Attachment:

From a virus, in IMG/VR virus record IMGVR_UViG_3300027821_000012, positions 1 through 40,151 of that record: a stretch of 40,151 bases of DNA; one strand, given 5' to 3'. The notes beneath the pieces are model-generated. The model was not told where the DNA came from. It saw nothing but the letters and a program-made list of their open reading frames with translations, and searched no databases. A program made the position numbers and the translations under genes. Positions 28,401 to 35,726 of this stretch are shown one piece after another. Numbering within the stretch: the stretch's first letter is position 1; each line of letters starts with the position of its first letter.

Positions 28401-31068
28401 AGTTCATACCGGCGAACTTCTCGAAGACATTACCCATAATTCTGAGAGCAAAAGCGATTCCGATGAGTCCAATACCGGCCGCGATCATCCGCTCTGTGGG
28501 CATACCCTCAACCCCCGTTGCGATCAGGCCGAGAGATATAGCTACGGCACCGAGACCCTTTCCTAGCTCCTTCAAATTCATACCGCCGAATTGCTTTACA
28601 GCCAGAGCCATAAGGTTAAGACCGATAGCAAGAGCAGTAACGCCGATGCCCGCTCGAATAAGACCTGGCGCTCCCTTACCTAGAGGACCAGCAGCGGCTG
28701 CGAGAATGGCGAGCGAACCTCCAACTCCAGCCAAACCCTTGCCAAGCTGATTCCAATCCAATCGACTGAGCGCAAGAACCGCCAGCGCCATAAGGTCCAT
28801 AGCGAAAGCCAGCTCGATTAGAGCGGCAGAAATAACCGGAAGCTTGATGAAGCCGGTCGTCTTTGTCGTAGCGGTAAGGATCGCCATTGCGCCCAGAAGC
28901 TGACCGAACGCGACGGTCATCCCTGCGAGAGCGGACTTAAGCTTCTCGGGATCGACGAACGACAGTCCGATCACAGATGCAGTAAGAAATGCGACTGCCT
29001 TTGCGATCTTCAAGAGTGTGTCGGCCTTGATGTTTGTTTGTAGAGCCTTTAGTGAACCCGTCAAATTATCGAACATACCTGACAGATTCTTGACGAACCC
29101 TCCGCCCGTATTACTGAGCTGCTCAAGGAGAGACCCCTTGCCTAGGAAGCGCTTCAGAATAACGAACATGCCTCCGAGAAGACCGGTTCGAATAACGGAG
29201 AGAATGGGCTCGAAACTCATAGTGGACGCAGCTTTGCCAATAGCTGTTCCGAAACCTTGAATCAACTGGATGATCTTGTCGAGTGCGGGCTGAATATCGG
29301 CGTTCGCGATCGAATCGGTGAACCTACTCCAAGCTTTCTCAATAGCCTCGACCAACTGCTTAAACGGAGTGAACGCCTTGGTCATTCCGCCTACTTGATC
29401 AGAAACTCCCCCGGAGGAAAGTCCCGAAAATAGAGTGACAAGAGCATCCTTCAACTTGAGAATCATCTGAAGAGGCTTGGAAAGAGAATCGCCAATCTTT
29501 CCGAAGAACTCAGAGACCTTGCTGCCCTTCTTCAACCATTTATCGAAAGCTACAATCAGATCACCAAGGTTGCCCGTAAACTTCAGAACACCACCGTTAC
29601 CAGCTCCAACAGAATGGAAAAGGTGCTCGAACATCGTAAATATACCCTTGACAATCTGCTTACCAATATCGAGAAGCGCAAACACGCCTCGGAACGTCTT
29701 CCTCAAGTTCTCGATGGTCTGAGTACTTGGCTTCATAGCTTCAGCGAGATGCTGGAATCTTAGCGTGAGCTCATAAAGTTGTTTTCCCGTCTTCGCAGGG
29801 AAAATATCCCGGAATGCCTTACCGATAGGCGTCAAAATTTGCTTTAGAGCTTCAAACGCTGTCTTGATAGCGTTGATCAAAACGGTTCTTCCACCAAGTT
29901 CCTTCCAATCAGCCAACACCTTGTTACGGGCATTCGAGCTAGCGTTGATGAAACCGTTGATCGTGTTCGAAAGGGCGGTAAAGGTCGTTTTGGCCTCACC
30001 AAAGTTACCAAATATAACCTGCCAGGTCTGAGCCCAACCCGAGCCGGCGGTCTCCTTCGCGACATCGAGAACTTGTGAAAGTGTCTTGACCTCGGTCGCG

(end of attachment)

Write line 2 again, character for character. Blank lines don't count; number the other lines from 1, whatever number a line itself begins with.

Positions 28401-31068